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Who was the person credited with the concept of a world's fair?

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World's Fair
by E.L. Doctorow


This novel tells the story of Edgar Altshuler, a 9-year-old boy from the Bronx, and his adventures at the 1939 New York World’s Fair. On his first visit to the fair, Edgar is enthralled by industry's vision of the futuresafe, secure and prosperous cities, speedy and cheap transportation and modern invention to make life easier. On his second visit, he sees that the exhibits are constructed of gypsum whose paint is peeling and that the displays are really toys.
                                   
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Displaying Collectibles for That Wow Factor
by Bob Brooke

 

Today, many more people collect collectibles than antiques, mostly because the former are more affordable and in many cases take up less space. While many love to collect these memorable objects from advertising, events, and promotions, most collectors put far more energy into collecting than into displaying their collections.



Nine out of ten collectors use shelves to display their treasures. And while these many serve to group items, they don’t often display them to their best advantage. A special collectible can get lost in a group—the old “can’t see the forest for the trees” idea.

It’s a good idea take a cue from window and store display decorators. They stage items so that they’re presented in the best way and will attract attention from customers. Using some of their methods will elevate an average collection to something very special. The secret is in the staging.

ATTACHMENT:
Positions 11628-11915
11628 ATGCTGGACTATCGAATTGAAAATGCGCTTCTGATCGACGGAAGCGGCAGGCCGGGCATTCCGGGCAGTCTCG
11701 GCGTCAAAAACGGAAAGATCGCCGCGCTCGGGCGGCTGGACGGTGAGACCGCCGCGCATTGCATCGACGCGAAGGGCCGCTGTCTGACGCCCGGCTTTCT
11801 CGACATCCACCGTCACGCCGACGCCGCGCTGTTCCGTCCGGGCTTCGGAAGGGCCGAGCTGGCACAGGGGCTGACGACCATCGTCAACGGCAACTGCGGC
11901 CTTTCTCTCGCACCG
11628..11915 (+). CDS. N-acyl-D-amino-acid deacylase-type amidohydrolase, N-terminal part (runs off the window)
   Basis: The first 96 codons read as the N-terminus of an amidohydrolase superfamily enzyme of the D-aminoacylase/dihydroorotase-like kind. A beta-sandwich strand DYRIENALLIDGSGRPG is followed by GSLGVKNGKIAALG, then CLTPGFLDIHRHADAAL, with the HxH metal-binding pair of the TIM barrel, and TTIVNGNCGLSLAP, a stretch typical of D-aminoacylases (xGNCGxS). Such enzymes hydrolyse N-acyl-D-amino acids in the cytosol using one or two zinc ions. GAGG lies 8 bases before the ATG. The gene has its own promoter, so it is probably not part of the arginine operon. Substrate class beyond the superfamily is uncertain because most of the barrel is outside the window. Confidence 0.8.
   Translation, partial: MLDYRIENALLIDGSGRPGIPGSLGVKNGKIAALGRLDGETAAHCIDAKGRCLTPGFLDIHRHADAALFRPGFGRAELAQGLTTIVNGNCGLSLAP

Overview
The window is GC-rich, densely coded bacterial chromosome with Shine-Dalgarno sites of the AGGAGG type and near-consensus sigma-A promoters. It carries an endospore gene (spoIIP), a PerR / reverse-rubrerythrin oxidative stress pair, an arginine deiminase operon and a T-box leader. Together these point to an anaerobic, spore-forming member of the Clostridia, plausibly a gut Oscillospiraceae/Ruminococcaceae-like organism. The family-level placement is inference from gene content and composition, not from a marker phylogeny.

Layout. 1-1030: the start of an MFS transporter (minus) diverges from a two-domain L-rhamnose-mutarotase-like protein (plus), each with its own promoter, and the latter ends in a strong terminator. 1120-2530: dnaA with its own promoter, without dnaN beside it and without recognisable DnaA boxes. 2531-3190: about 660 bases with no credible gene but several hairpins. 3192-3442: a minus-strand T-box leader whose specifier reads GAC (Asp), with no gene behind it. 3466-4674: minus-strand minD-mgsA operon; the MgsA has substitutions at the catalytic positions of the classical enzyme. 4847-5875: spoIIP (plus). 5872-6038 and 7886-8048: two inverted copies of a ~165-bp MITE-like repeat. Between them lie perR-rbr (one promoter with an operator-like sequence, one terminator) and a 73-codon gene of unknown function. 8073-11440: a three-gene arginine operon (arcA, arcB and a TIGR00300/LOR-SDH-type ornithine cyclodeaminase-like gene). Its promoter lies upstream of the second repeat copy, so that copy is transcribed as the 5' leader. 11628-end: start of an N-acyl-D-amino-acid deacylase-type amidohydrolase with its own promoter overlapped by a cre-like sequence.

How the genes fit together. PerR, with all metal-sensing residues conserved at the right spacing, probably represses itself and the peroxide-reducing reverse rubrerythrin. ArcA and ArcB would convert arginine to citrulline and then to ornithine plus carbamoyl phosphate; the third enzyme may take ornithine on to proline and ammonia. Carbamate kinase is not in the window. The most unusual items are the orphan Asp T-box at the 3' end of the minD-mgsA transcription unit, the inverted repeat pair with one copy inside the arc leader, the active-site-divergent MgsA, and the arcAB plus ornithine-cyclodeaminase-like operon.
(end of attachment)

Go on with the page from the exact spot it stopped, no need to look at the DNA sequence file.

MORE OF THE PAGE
When there’s more items than space to display them, it’s a good idea to rotate the collection. Pack up some of the items and store them for a while and display the rest. You change out these items for those on display every six months or so. Or you can group them into small “exhibits” on a theme.

If there are several items that are really special, display them alone in different rooms as a focal point or a conversation piece. Create different displays in different rooms.

But just displaying an item by itself isn’t enough. You need to add focus with lighting. There are all sorts of small high-intensity lamps to use, many of them battery operated. The new LED ones are especially good. Push button LEDs add just the right about of light. Test with a flashlight, shining it from each direction to get an idea of which way the light best serves the object. Shadows cast from the object can add to or subtract from its beauty, so evaluate your lighting well.

Store and window display designers are very careful about the backgrounds they use. A busy background can interfere with a display. Busy wallpaper, for example, can distract a viewer’s attention from the object to be highlighted. Most often, a soft, solid color serves best as a background, though a bold color is in order if an object is pale. Contrast between the object and the background is important.

With mundane or more common objects, staging is all important. Place mundane objects in a stage-type setting. The stage itself could be a pedestal for one object or shelves for several objects. The most exotic the stage, the more attention the objects will get.

Display valuable collectibles behind glass. This could be a glass cabinet with multiple shelves or perhaps a single small cabinet for one special piece. To avoid having to frequently dust small collectibles, place them in multiple-shelf cabinets with glass doors.

t’s best to hang paper collectibles like posters in frames with glass or plexiglass. This keeps them flat and safe from insect pests and such. Create a gallery wall for optimal impact. This is particularly effective in a high-traffic area such as a hallway or stairwell.
While ordinary shelves will do, displaying collectibles in unique vessels will add some pizzazz to a collection. Old dressers are great for displaying plates and other ceramics, as are old china closets. Try to find a display vessel that complements the collection, perhaps from the same time period.

Place collectible items in a room that complements them. Kitchen related items in a kitchen or bathroom related items in a bath. Remember to select only those items that can withstand the heat and humidity—and in the kitchen’s case, grease—and can be easily cleaned.

How a collectible collection is displayed vastly increases its eye appeal. Think ahead and plan wisely for the best results.

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